Iontophoresis Protocol Olecranon Bursitis
Olecranon bursitis is the inflammation of the bursa thai lies between the tip of the olecranon and the overlying skin. The mechanism of injury is usually through a fall on the elbow or a direct blow to the olecranon. Bursitis can also occur secondary to sprains, strains or prolonged pressure as is the case with students ("student's elbow"). It is often present in cases of tendinitis and myositis. Chronic olecranon bursitis can result from mismanagement of acute bursitis or repeated injuries. Calcific deposits in the bursa occasionally result from chronic bursitis. Olecranon bursitis can also be caused by infection as when a ball player abrades an elbow, for example. Prompt medical attention is required in such cases.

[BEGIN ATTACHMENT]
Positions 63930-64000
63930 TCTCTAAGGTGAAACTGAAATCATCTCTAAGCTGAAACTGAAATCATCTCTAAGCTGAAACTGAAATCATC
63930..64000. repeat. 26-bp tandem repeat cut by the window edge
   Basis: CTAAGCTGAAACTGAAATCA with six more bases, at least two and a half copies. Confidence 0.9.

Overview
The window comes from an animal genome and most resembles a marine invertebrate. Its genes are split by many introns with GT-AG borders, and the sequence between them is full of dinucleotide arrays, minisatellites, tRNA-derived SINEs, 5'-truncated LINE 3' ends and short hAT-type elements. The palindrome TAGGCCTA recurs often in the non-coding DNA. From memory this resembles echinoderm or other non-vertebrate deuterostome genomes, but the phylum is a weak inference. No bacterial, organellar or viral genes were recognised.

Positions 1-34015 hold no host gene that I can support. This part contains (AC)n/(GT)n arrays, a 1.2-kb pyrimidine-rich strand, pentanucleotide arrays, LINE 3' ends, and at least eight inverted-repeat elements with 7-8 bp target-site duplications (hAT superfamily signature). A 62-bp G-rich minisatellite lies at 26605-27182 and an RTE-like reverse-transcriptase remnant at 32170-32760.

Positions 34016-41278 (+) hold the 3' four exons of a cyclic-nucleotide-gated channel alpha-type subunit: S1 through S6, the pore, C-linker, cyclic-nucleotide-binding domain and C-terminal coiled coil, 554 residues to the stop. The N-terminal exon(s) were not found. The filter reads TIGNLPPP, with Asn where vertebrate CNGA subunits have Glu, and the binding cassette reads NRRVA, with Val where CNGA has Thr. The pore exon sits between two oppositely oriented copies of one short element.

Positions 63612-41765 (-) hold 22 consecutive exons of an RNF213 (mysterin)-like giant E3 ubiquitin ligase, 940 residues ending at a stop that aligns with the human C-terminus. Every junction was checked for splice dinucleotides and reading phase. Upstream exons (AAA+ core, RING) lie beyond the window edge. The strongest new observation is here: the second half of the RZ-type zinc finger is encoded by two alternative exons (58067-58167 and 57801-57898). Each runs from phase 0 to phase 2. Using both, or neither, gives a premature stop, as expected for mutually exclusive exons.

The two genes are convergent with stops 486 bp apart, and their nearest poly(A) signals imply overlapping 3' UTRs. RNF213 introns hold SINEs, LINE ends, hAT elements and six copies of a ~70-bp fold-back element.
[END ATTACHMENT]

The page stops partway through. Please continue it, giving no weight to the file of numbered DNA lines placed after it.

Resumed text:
Swelling is confined within the boundaries of the joint capsule or bursa. A "goose egg" is evident over the olecranon process. Due to the common capsule of the elbow, swelling can affect all three joints of the elbow complex. With swelling, the elbow is usually held at 707r flexion so the joint has maximum volume.
Pain is felt over the olecranon process and may be felt into the forearm. Severe and constant pain is usually felt because of the continual tension of the tissues within the small confines of the bursa. Palpation is the key to diagnostic clarity. Active, passive and resistive muscle tests will assist the practitioner in determining if the bursa, joint capsule, muscle or tendon is the affected tissue.